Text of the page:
September 9, 2008 / 8:31 PM / 10 years ago

Home mortgage rate cut not enough to revive US housing

NEW YORK, Sept 9 (Reuters) - The fall in home mortgage rates this week, after the U.S. government took over giant lenders Fannie Mae and Freddie Mac, has stoked home buyer interest, but the massive inventory of unsold homes on the market and fears of job losses may keep house prices falling.

The government took over Fannie Mae FNM.N and Freddie Mac FRE.N on Sunday aiming to stabilize the two-year fall in house prices, the worst since the Great Depression, and ease the credit crunch in global markets.

In just one day though on Monday, average 30-year mortgage rates fell by half a percentage point to about 6.0 percent. In some areas home shopping has already picked up but it will take a few weeks to get a good read on buyer traffic, real estate executives say.

“It’s enough to turn the starter, but I don’t know that it keeps the engine running,” said A.W. Pickel, chief executive of LeaderOne Financial Corporation in Overland Park, Kansas.

Another half a percentage point drop is widely expected. That would bring home mortgage interest rates back to levels seen last in January.

The industry rule of thumb is that sales rise 10 percent for every one percent drop in mortgage rates, although the research behind the relationship was not conducted in current market conditions, said Tim Eller, chief executive of Centex Corp. (CTX.N), the No. 3 U.S. home builder.

And those conditions are daunting. There’s near record inventory of unsold homes. Home prices have fallen by about 15 percent nationally during the past two years and could slide at least into mid-2009, economists note.

The cost savings of a half percentage point or full percentage point on a mortgage rate may not assuage fears of buying a depreciating asset, or of possibly losing a job. The U.S. jobless rate jumped to a five-year high in August.

“People need to feel comfortable about their current job situation to say ‘I’m going to move up, or I’m going to buy and move forward,” Pickel adds. It would help if gas prices were nearer to $2 rather than the recent $4 a gallon, he adds.

Monthly payments on a $300,000 30-year mortgage would drop by just around $100 to $1,798 if the loan rate fell half a point to 6.0 percent, according to Pickel. “For most people making a decision to buy a house, $100 is not going to make the difference,” although the half-point rate cut is a motivator.

The Fannie Mae and Freddie Mac bailout could go a long way toward restoring confidence in a market stymied by rigid lending criteria fostered by record foreclosures.

The two companies buy mortgages from lenders, freeing up money for more loans. Now that the U.S. Treasury has committed to buying mortgage bonds backed by those loans from Fannie and Freddie, lending could pick up, analysts say.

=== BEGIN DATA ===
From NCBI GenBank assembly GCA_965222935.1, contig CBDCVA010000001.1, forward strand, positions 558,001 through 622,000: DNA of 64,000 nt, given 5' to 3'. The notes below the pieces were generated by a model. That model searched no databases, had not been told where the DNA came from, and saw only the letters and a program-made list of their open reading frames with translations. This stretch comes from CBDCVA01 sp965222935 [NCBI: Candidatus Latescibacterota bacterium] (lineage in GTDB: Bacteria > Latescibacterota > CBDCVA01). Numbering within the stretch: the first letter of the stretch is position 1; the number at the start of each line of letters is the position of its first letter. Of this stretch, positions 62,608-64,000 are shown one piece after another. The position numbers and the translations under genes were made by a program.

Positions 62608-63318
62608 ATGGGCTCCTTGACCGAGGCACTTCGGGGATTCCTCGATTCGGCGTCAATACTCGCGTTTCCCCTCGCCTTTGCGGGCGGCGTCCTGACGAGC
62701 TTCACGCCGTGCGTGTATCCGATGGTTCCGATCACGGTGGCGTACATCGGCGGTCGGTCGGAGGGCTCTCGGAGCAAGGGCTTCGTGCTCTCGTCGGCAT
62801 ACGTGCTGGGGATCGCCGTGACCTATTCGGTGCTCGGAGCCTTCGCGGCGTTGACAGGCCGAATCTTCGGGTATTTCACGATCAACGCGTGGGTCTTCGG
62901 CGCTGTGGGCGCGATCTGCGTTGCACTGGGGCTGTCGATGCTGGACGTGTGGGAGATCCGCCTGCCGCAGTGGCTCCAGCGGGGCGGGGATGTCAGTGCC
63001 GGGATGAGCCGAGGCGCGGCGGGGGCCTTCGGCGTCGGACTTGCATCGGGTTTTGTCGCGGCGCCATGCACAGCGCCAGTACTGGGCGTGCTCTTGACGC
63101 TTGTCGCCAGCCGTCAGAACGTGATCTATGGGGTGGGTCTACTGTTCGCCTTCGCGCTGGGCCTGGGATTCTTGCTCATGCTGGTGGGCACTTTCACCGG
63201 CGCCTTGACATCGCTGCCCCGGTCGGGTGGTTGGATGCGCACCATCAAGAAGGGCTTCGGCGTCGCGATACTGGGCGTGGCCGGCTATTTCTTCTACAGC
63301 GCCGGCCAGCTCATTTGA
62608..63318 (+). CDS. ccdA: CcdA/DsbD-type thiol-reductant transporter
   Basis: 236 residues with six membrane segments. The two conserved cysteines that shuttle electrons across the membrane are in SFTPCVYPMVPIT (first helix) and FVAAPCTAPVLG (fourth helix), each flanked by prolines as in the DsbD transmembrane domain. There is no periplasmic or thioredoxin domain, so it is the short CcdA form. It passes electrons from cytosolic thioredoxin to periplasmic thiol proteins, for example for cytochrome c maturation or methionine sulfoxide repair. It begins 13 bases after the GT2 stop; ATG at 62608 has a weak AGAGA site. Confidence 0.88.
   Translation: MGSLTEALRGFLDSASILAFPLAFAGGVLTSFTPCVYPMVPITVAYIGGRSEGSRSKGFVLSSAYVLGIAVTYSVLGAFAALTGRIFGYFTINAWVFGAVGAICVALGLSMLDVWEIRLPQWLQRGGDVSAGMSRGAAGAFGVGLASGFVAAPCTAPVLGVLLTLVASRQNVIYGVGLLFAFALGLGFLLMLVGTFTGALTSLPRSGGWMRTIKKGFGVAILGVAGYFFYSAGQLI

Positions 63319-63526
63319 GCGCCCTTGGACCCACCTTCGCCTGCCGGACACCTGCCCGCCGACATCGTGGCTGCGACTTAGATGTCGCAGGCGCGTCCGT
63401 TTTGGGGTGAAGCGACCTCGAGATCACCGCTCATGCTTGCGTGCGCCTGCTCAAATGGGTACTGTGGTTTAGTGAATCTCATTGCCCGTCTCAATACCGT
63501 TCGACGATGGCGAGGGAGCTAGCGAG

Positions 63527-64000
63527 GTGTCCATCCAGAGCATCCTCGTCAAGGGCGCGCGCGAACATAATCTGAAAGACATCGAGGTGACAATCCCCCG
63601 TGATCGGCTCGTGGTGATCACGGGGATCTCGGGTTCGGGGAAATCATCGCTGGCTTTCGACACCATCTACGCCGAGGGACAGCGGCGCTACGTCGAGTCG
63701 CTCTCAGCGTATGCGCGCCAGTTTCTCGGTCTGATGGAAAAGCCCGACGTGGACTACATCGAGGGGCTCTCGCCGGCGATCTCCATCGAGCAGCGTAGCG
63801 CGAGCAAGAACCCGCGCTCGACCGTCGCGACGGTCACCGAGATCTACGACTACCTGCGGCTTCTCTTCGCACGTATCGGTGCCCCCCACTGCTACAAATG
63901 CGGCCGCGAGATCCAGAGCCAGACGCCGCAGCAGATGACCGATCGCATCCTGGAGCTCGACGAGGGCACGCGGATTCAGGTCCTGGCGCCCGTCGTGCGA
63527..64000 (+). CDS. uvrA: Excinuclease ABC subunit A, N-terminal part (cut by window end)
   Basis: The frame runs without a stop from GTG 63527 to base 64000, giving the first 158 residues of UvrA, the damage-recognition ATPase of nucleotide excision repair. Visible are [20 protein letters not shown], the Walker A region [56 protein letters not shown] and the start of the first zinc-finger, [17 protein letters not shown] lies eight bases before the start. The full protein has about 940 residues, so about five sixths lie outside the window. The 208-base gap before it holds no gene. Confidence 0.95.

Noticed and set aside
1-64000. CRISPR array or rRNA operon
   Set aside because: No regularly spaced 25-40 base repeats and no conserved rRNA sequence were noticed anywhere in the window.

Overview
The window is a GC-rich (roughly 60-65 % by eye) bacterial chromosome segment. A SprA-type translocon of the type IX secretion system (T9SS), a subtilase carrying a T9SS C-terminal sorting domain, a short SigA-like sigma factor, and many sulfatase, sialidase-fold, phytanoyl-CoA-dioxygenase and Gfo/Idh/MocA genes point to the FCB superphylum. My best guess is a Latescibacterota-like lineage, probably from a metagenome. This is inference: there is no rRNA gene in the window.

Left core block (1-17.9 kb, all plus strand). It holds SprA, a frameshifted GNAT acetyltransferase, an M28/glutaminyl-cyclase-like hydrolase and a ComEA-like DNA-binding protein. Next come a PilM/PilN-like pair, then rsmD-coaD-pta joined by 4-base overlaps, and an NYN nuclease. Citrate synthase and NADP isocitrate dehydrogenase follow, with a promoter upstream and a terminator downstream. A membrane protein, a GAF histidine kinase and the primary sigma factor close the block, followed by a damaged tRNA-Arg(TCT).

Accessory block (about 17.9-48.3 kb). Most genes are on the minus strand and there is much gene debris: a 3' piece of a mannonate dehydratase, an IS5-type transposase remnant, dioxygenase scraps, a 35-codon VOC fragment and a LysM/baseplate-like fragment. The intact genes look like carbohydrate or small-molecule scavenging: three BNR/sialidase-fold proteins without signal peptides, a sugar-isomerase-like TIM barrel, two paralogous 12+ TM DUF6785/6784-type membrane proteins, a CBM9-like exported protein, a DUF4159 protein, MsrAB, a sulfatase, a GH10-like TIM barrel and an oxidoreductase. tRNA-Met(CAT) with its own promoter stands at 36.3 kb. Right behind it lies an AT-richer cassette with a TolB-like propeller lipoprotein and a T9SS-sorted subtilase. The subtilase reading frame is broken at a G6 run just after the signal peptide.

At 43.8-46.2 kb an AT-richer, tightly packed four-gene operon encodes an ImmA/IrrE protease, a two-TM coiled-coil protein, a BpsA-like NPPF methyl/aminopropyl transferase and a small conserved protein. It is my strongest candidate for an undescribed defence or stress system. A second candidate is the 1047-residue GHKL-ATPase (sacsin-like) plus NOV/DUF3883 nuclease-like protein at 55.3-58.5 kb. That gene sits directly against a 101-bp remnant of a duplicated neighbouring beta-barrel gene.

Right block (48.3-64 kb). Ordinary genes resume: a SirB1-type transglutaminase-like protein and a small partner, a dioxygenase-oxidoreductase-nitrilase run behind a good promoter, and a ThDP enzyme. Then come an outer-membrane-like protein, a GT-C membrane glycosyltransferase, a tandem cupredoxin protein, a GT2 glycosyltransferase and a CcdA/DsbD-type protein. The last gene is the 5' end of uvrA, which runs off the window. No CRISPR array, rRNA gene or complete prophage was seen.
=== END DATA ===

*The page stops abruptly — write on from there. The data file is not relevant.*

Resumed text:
Still, is a half point or point rate cut going to lure wary buyers if home prices are still falling?

The question is “how to grab that falling knife and not get killed,” says Phil Immel, broker associate with Prudential California Realty-Orange County, California, a Warren Buffet-Berkshire Hathaway Company.

It’s not an optimal market for everyone, he says. But if you rent now, or plan to own for at least five years, there are plenty of properties to choose and some are at distressed prices.

“I think half a point gets the people out looking. One point makes them commit,” says Immel, also founder of

This weekend will be the first time realtors have open houses after the mortgage rate cut.

John Murray of Realty Executives Prestige Properties in Boston says the very young, and first-time buyers are usually the most sensitive to rate changes.

“If we saw a big jump in condo sales or agreements or we saw a significant jump in open house attendance at condo properties that would be a good indication that the lower interest rates have made a difference,” he adds. “I probably won’t be able to really tell for 2 to 3 weeks, and it would probably show up first in condo activity.”

In the Boston area, investment properties are moving, Murray adds. “Multifamilies, people purchasing to rent out to make a profit. Not the flipping the way we saw a couple of years ago, but long term buy and hold is probably the most active.”

Jim Gillespie, chief executive of Coldwell Banker Real Estate in Parsippany, New Jersey, points to demographics for the eventual house price gains.

“Prices are not going to go up until inventory levels have been burned off, and we’re not out of the woods yet,” he says. But there’s pent up demand, with four million marriages and eight million babies born over the past two years, he adds.

additional reporting by Helen Chernikoff

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